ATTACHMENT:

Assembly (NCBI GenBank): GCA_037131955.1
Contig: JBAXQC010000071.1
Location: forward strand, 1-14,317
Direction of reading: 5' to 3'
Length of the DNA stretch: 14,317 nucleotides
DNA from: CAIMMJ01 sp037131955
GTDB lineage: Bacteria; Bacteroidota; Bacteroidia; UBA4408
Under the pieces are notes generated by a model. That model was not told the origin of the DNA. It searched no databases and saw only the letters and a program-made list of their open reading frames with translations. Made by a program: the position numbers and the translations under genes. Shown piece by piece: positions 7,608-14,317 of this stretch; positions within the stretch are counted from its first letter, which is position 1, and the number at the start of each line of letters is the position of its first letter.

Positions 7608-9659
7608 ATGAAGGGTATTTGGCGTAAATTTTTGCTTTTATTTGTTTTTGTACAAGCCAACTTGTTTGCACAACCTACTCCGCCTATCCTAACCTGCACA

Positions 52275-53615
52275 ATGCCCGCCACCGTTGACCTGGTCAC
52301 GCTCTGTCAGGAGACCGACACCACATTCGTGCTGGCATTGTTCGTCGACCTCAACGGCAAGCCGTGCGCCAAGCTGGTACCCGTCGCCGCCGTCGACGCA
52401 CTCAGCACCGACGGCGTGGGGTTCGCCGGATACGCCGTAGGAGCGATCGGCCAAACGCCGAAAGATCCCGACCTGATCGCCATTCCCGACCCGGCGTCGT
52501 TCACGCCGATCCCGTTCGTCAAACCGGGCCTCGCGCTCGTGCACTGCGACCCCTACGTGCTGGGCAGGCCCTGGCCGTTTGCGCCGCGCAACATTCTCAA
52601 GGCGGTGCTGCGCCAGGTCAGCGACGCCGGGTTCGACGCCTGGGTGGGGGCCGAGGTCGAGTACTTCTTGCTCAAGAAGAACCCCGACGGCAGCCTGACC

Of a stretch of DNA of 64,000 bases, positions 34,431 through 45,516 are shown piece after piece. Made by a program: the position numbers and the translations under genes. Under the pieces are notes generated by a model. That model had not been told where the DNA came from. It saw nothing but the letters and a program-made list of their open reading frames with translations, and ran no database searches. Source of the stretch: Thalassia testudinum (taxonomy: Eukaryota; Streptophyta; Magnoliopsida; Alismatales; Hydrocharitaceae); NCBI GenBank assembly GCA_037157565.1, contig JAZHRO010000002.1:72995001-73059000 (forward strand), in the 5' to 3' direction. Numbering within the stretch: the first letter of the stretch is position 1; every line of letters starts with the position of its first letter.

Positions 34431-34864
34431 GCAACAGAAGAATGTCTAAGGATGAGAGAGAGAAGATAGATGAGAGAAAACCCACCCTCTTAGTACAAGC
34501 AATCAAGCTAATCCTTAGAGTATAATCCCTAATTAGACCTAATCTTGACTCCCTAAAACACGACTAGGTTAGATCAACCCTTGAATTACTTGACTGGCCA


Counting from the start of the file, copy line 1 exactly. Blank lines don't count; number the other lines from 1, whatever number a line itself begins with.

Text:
Assembly (NCBI GenBank): GCA_037131955.1